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As reported in Today's General Counsel last week, the EEOC recently published it's FY 2013 enforcement and litigation data.  The following are highlights:


  • The EEOC received 93,727 charges in FY 2013 - a 5 percent reduction from FY 2012.


  • For the fifth year in a row, retaliation based charges were the most common (included in 41.1 percent of the charges) - a 3 percent increase over FY 2012.  Race, sex and disability discrimination rounded out the top four in terms of types of charges filed.


  • The overall percentage of "reasonable cause" findings (those with an initial finding of merit by the EEOC) dropped slightly in FY 2013 (from 3.8 present to 3.6 percent).  Charges filed under the Genetic Information Non-Discrimination Act (GINA) (8.8 percent) and sexual harassment charges (7.6 percent) were the most likely to result in a cause finding, while race based claims (2.8 percent) and charges brought under the Age Discrimination in Employment Act (ADEA) (2.4 percent) were the least likely to result in a cause determination.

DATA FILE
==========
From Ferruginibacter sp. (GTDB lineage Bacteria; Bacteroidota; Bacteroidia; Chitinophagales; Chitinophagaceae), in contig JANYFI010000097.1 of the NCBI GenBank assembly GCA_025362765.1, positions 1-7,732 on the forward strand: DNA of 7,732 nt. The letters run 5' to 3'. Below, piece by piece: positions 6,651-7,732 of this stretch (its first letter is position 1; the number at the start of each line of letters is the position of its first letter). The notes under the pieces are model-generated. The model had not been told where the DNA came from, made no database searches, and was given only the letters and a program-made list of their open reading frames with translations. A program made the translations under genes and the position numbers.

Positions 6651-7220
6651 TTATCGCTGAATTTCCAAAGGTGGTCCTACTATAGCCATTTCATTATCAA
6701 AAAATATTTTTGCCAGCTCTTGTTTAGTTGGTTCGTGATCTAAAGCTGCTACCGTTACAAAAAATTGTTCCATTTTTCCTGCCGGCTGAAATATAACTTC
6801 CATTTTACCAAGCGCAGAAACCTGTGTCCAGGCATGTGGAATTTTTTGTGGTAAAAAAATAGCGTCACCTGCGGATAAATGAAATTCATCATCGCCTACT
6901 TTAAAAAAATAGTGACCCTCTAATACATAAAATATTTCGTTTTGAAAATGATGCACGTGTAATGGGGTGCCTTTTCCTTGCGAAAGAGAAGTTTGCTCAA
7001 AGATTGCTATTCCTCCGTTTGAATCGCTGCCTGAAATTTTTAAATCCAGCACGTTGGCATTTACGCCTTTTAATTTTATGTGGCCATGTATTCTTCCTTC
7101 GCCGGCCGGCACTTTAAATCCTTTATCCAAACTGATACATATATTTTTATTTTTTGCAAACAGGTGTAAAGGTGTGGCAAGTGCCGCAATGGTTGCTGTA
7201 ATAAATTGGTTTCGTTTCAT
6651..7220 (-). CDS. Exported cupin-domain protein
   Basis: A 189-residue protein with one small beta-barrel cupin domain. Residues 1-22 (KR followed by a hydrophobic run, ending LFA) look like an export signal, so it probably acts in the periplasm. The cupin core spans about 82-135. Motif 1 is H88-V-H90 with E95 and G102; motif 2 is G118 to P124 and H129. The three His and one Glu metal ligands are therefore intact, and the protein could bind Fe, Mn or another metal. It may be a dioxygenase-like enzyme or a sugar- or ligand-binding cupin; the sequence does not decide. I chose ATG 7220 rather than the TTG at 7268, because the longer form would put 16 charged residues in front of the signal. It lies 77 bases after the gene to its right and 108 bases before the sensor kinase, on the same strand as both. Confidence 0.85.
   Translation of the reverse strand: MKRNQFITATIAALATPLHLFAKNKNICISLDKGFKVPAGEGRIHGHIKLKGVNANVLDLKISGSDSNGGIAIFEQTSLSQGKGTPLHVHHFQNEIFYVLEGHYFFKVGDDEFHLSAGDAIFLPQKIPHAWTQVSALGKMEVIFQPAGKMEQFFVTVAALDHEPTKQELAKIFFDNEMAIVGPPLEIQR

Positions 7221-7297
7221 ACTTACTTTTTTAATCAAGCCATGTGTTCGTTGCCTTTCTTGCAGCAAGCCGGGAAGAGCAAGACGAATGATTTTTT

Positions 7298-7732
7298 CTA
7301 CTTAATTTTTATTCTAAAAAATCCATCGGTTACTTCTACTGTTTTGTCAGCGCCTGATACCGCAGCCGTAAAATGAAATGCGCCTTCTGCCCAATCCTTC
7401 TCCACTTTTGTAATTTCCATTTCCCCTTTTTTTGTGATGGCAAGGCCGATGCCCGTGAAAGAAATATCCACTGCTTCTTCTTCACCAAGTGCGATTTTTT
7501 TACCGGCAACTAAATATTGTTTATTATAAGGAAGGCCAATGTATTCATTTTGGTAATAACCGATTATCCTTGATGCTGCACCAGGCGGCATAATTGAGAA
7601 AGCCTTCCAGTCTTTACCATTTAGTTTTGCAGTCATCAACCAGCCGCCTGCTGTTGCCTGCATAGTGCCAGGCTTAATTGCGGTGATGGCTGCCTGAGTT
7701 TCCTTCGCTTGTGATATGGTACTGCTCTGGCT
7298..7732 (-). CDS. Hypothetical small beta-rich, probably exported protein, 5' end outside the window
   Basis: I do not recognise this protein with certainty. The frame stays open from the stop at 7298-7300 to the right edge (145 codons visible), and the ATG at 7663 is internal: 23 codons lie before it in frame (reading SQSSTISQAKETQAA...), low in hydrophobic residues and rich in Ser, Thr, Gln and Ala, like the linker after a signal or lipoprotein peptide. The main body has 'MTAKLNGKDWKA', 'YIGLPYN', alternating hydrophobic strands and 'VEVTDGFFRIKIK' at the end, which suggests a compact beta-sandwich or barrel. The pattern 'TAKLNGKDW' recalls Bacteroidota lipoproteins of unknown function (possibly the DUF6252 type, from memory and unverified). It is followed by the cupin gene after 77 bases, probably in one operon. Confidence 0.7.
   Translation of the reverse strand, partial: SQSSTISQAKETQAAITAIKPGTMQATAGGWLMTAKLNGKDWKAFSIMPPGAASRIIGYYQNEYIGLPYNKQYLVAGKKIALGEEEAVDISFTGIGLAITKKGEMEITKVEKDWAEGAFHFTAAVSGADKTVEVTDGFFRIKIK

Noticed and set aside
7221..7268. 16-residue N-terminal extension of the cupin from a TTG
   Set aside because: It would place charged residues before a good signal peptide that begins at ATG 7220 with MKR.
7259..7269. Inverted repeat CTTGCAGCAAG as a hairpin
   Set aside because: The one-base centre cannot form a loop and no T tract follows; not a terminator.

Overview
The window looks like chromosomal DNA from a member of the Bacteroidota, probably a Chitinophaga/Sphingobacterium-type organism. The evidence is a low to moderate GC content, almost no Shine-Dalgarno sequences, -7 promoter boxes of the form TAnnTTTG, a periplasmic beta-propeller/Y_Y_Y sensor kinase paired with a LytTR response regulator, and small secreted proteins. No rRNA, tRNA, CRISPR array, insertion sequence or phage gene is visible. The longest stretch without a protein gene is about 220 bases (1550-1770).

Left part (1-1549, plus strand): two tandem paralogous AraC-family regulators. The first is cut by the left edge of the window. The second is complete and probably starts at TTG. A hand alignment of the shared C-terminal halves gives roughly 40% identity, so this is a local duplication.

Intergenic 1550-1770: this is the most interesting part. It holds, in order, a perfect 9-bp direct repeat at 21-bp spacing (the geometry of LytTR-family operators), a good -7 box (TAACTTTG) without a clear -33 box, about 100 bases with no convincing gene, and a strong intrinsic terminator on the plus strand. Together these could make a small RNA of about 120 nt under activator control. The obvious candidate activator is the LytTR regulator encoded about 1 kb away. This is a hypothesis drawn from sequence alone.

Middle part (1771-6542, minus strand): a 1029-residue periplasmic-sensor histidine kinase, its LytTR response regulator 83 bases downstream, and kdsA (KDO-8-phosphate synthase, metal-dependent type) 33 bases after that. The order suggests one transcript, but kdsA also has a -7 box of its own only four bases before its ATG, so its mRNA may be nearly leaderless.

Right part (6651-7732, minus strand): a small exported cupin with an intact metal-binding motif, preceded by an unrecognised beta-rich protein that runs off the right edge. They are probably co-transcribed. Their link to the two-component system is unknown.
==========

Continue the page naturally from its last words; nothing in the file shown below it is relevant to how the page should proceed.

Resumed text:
• From a state perspective, Texas employers received the most EEOC charges, with 9,068 charges emanating from the Lone Star State, which represented 9.7 percent of all charges filed in the country.  Charges in Florida, California and Georgia were the next three after Texas in terms of the number of EEOC charges filed.


While these statistics suggest an overall slight decline in enforcement activity, employers still need to be prepared as the government continues to push for additional and more thorough governmental investigations in lieu of legislative change which does not have bi-partisan support.  Thus, it is a good time for employers to review and update their EEO policies, handbooks and other employment policies and procedures to ensure they are legally compliant.